What You Need to Know About Adapted Physical Education
Maybe you’ve heard the term “adapted physical education” because your child is receiving it at school — or maybe you’ve heard it mentioned in an online forum and wondered why your child wasn’t getting that. We asked Matt Schinelli, an expert in adapted physical education and the founder of New Jersey All People Equal (NJAPE), to answer some questions about what adapted physical education is and how parents can get an appropriate physical-education experience for their kids with special needs.
What is adapted physical education?
“Adaptive physical education” refers to specially designed instruction based upon specific modifications to traditional instructional cues or curriculum skills. Simply put, APE implies that the manner and/or material that is taught is provided in a non-traditional method. APE services can be delivered in the general physical education setting or a self-contained one. Regardless of the setting, specific goals and objectives are worked on. These goals and objectives should be established based on a formal assessment by a physical education or APE specialist, not a physical or occupational therapist.
Is there special teacher training?
Some states have specific certifications and requirements for APE, but not all. There is a national certification, and there are a few organizations that provide professional development training that award a non-state certificate. It’s important to remember that although many teachers have great instincts and skills to teach all children, very few receive more than one basic course during their college training. If a district does not have an APE specialist in-house, parents may want to consider getting an outside screening to determine a child’s strengths and weaknesses.
What makes a student eligible for adapted physical education?
This is a critical question, perhaps the most important one to consider. Often children with disabilities are placed in or out of the general physical education setting, and given some or no APE services, without ever being formally assessed. The first step is an accurate and comprehensive assessment. The child’s gross motor, fitness, sport skill, and cognitive strengths and weaknesses as they relate to state core content standards and the local curriculum for physical education. This assessment should be done by a general physical education teacher or an APE specialist. From there, they can recommend any services or the least restrictive placement.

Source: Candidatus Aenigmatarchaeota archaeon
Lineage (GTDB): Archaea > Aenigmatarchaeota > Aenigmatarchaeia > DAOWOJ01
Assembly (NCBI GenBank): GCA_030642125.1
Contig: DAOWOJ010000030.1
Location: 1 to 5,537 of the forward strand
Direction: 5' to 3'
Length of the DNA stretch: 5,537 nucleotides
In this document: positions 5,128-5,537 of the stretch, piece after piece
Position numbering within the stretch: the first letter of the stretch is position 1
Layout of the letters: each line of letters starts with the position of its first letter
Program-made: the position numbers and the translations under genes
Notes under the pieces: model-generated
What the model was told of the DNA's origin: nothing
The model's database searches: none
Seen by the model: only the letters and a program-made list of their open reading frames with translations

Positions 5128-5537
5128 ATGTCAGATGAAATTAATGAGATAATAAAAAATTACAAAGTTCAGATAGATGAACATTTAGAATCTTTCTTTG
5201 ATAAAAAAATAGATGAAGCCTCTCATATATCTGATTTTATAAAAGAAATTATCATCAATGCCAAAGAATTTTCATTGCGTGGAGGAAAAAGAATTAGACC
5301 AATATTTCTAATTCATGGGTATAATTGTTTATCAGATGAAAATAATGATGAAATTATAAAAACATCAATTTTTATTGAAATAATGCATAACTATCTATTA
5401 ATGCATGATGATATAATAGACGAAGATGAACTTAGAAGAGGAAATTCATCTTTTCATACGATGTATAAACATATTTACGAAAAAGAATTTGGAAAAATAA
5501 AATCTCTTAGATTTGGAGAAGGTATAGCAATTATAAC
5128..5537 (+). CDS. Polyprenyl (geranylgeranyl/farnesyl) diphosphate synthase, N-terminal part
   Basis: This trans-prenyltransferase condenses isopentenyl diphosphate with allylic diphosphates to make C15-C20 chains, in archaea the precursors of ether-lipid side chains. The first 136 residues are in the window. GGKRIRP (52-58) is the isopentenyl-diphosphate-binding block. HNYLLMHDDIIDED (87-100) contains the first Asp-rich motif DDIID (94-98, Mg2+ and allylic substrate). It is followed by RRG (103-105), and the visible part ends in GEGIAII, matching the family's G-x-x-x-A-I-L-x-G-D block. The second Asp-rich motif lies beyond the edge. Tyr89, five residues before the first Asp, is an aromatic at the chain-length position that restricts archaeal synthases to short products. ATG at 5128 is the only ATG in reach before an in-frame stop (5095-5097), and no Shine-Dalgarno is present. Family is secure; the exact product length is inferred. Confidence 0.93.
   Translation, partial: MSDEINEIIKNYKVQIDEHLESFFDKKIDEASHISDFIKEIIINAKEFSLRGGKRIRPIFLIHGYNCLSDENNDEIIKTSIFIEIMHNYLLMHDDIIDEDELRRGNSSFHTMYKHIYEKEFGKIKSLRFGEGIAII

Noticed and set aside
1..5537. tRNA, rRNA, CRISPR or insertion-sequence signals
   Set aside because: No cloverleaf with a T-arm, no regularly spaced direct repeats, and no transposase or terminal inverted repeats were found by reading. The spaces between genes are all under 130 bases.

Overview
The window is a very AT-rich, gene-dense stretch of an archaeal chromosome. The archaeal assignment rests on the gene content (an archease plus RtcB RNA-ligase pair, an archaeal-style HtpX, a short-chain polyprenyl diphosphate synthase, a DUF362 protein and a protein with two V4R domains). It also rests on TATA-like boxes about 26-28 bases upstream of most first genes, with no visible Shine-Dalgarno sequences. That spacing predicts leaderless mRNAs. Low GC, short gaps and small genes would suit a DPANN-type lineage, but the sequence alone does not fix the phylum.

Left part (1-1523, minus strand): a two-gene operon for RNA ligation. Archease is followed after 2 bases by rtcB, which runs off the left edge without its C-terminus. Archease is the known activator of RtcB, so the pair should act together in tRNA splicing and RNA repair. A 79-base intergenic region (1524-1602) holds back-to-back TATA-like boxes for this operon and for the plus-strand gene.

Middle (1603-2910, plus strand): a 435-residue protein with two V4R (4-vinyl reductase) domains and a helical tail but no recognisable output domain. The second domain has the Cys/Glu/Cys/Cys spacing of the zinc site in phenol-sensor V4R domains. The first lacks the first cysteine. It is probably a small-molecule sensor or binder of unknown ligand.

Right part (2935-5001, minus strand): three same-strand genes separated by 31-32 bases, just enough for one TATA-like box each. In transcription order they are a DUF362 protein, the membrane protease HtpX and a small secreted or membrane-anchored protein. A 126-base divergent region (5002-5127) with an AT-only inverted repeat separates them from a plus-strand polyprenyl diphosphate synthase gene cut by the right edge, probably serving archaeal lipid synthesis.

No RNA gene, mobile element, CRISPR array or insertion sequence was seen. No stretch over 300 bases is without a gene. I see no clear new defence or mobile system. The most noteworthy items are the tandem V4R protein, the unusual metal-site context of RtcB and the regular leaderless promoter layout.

Do all schools offer adapted physical education?
In most cases, schools attempt to provide an APE section or class. However, where that service is delivered and how children are evaluated to gain access to that class varies greatly. The best programs offer an array of APE services, including self-contained, supplemental instruction, mainstreamed, and inclusive. Unfortunately, in some cases there is no support and students are simply “dropped” into the general setting, or a physical therapist serves as the substitute. In both cases, the child can lose out on the benefits of a comprehensive approach.
What can parents do if the school doesn’t offer it?
First and foremost, parents should be asking a few basic questions:
• Where is my child receiving his/her physical education program?
• Who is providing the instruction?
• Has my child been formally assessed to determine strengths and weaknesses as they relate to physical education?
• What is the process for determining where and what goals are to be worked on if the assessment reveals that APE is required?
Parents should approach their child’s physical education needs in the same way that they would for traditional academic or behavioral needs. If parents are not satisfied with the services being delivered, then they should request to have their child assessed by an APE specialist.